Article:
Project

# Title Team Members TA Documents Sponsor
47 Rowing Tracker
Jai Agrawal
Kerem Gurpinar
Nathaniel Zurcher
Nicholas Ratajczyk design_review
proposal
I am a member of the U of I Rowing team and an issue we often have is an inability to see our output on the water. When we row indoors the machines give us real time feedback on our output and let us know if we’re on track.I would like to develop a device that would take the force output of the oar on water and relay this information to the users phone.

While devices do exist that track the distance traveled and pace of the boat, these readings are based only off GPS. While useful, this does not solve the problem of finding out individuals output in a boat with more then one person.

The oar passes through an oar lock prior to going into the water. All of the force that moves the boat forward is applied at the pivot point of the oar lock. I figured placing some kind of pressure sensor in-between the oar and the lock would capture the input force.

As for other sensors our group has discussed including gyroscopes to capture the cadence of the boat and a gps unit to track distance and speed.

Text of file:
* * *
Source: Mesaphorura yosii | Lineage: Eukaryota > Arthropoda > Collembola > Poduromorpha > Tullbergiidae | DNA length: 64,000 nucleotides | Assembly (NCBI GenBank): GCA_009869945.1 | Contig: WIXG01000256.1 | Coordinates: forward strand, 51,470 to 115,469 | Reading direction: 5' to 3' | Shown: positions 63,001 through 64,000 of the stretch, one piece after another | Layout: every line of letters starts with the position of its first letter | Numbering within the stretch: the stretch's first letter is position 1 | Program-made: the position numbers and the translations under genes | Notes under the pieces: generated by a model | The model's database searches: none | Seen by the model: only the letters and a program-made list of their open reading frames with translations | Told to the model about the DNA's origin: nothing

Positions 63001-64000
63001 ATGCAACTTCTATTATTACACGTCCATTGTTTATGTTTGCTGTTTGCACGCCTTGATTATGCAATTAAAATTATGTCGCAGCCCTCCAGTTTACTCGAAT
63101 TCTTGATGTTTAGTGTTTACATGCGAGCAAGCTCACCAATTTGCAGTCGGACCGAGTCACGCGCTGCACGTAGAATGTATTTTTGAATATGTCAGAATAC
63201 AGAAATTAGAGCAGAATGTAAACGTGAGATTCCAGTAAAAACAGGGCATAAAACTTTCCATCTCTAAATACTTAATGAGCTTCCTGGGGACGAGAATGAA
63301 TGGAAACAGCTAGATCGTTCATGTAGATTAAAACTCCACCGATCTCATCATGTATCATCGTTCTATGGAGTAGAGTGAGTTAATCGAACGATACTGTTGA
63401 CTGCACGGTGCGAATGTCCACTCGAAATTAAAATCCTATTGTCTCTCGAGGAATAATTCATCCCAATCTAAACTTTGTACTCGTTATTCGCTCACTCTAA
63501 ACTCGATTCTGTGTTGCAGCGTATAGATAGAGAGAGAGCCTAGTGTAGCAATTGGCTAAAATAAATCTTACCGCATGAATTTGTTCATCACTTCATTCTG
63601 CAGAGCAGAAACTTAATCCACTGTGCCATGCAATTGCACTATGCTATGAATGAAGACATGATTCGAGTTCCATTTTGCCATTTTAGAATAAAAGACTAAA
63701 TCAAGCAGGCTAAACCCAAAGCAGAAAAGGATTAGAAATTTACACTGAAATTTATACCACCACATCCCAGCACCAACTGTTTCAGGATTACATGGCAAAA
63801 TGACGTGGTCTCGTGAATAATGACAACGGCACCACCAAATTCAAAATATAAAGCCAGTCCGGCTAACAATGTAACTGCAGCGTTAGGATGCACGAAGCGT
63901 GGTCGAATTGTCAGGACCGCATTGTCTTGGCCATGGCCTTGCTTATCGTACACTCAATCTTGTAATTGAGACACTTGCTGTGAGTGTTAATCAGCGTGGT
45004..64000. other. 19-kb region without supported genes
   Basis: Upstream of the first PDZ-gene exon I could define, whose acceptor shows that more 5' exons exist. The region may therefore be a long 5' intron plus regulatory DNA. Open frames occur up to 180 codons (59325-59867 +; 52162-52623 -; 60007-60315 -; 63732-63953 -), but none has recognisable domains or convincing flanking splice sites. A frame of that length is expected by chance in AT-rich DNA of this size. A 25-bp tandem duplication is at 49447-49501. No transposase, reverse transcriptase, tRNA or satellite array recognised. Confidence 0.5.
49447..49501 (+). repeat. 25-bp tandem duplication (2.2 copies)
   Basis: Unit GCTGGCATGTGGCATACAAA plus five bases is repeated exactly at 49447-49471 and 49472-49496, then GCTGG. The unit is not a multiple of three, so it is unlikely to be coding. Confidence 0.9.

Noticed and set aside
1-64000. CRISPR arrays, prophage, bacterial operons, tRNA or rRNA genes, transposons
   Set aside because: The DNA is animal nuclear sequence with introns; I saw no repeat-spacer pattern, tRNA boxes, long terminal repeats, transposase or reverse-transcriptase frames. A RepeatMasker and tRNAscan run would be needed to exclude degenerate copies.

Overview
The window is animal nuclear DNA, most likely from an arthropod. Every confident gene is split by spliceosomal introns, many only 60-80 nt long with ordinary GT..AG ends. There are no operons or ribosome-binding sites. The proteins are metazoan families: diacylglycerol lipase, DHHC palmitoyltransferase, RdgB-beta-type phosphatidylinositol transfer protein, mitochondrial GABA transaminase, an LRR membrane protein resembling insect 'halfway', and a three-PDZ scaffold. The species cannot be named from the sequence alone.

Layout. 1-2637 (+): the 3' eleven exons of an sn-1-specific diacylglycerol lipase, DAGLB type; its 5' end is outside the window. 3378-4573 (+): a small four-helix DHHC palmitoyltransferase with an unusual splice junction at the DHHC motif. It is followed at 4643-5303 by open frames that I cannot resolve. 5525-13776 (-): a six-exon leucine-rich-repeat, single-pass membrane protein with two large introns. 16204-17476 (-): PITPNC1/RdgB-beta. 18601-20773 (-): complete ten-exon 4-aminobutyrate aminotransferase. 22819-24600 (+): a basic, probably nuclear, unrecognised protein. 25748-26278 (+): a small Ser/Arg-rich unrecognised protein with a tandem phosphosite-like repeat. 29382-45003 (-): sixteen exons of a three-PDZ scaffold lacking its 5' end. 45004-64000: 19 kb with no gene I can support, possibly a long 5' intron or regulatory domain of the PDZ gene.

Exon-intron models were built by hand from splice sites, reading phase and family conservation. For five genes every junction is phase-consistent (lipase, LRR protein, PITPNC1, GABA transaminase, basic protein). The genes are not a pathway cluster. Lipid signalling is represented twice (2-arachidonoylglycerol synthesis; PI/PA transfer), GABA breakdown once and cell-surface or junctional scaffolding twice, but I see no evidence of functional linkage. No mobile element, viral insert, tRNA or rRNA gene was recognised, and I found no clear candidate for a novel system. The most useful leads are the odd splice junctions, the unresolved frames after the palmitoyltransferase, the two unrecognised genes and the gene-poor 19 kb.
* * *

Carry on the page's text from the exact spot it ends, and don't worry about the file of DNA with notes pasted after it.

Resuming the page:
Filtered Back – Projection Optical Demonstration

Tori Fujinami, Xingchen Hong, Jacob Ramsey

Filtered Back – Projection Optical Demonstration

Featured Project

Project Description

Computed Tomography, often referred to as CT or CAT scans, is a modern technology used for medical imaging. While many people know of this technology, not many people understand how it works. The concepts behind CT scans are theoretical and often hard to visualize. Professor Carney has indicated that a small-scale device for demonstrational purposes will help students gain a more concrete understanding of the technical components behind this device. Using light rather than x-rays, we will design and build a simplified CT device for use as an educational tool.

Design Methodology

We will build a device with three components: a light source, a screen, and a stand to hold the object. After placing an object on the stand and starting the scan, the device will record three projections by rotating either the camera and screen or object. Using the three projections in tandem with an algorithm developed with a graduate student, our device will create a 3D reconstruction of the object.

Hardware

• Motors to rotate camera and screen or object

• Grid of photo sensors built into screen

• Light source

• Power source for each of these components

• Control system for timing between movement, light on, and sensor readings